On June 12, 2009, all full-power broadcast TV stations in the United States will stop broadcasting on analog airwaves and begin broadcasting only in digital. According to a press release from Citizen Corps, a grassroots strategy from the Federal Emergency Management Agency (FEMA), millions of Americans depend on TV as a source of information, including emergency alerts and warnings. Following the transition, the FCC estimates up to 20 million individuals could be left without TV communications because they haven’t taken the appropriate steps to transition. Citizen Corps encourages people to not only ensure that they are ready for the transition, but to help others in their family and community prepare for the switch, particularly older adults and homebound individuals.

The switch to digital will reward most viewers with better sound, a better picture, more channels, and more programs. The transition will also help save lives by clearing airwaves for better first-responder radio service and making room for the future by clearing airwaves for advanced mobile Internet services.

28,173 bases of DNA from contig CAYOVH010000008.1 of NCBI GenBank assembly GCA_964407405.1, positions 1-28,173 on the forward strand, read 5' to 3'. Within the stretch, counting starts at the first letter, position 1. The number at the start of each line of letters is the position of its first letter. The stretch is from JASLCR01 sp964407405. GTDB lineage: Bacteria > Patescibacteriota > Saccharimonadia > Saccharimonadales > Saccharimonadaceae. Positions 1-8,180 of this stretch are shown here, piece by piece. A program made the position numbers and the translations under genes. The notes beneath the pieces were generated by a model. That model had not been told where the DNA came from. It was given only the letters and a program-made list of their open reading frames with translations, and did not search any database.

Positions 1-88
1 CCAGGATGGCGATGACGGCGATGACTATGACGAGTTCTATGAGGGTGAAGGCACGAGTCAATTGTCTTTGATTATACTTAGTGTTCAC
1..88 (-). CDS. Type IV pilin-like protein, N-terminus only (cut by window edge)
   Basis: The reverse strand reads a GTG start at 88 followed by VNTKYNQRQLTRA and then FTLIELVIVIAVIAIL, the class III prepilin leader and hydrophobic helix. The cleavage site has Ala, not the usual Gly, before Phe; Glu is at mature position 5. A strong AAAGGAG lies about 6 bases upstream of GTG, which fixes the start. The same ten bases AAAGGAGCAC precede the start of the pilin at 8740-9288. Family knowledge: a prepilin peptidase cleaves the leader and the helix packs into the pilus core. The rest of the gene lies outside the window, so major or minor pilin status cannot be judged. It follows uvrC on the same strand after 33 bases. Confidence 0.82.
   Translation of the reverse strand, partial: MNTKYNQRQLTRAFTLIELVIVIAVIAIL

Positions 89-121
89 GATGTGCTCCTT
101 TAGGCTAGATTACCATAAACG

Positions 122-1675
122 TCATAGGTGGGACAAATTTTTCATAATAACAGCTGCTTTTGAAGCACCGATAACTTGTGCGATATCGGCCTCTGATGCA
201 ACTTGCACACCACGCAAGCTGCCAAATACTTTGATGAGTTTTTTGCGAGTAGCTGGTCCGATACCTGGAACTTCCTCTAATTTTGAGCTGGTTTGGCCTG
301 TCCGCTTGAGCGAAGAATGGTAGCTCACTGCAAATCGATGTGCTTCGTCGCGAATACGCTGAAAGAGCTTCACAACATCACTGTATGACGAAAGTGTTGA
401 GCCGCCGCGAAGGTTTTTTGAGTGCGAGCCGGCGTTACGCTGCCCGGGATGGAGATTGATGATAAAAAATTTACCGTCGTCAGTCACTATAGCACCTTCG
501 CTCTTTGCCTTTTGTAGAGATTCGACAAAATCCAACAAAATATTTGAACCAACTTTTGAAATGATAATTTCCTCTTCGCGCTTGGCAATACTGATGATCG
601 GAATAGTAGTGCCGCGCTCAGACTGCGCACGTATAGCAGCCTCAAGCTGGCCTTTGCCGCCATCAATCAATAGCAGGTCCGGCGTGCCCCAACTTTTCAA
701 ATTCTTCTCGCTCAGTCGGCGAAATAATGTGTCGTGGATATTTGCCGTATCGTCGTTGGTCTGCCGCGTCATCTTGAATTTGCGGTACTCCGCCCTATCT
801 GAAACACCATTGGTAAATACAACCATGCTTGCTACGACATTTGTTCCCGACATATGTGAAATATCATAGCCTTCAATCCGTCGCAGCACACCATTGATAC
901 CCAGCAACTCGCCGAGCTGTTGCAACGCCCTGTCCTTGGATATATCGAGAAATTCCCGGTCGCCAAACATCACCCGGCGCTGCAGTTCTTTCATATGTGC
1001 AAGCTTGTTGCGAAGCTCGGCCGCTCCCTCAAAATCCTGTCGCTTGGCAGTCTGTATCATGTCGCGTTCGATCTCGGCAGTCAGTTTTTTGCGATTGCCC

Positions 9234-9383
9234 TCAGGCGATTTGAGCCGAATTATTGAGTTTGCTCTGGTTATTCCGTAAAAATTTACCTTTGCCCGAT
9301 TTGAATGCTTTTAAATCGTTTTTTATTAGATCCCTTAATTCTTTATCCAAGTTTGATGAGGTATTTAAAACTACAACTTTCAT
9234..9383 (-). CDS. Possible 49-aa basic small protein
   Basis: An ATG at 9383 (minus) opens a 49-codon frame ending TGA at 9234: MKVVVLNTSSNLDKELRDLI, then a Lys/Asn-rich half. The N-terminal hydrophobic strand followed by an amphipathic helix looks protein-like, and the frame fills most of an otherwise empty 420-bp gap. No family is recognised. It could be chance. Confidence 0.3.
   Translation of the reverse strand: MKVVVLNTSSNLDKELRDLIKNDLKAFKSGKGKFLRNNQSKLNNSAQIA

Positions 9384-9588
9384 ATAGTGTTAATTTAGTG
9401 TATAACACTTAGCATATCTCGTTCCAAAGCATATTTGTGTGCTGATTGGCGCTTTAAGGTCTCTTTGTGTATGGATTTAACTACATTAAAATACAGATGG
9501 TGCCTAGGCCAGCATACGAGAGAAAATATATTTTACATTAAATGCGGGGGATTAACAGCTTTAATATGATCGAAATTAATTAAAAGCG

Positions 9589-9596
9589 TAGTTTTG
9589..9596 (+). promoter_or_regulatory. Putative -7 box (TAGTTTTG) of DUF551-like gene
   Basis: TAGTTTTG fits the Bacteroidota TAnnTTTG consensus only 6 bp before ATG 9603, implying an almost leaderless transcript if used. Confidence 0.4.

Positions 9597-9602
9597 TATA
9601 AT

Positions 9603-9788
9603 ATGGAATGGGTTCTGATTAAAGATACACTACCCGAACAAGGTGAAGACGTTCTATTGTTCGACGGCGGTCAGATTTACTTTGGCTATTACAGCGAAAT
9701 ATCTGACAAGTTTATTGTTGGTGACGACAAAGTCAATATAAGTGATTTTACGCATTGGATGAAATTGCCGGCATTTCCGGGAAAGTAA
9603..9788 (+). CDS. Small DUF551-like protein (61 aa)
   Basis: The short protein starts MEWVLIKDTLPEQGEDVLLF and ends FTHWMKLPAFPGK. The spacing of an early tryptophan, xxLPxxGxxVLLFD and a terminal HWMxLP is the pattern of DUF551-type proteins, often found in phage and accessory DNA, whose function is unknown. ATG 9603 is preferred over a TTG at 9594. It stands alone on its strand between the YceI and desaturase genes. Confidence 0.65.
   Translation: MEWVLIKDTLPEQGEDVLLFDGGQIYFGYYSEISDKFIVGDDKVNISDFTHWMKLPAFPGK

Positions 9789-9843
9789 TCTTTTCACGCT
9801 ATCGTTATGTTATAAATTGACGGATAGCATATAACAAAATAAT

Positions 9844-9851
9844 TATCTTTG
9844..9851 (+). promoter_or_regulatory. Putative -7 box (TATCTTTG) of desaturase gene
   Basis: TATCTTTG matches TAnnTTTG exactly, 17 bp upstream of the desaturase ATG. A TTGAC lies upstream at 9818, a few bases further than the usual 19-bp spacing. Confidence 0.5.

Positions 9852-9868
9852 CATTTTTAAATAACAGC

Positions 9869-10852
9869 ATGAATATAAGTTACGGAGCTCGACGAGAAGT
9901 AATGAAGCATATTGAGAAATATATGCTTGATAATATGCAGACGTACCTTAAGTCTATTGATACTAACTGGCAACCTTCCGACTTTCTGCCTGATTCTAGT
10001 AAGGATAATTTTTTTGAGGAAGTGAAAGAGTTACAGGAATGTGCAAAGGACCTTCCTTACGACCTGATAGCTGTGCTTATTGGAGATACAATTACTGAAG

Visithttp://www.dtv.govto find information on how to transition to digital TV, including:
  • Details about how to get help locally, the local channels predicted to be available after the transition, contact information for local support centers, TV reception maps for your area, local DTV events, a list of local retailers who sell converter boxes
  • An interactive troubleshooting guide that helps you solve your specific problems related to the DTV Transition as well as DTV Transition Call Centers;
  • Fact sheets that cover what the transition is, the supplies needed to transition, and various guides to transitioning effectively;
  • DTV information in multiple languages, a Media Toolkit, and more.
For ideas on how to get involved in your community’s DTV transition efforts, view the Citizen CorpsDTV Transition Fact Sheetathttp://www.citizencorps.gov/news/press/2009/DTV_Transition.shtm.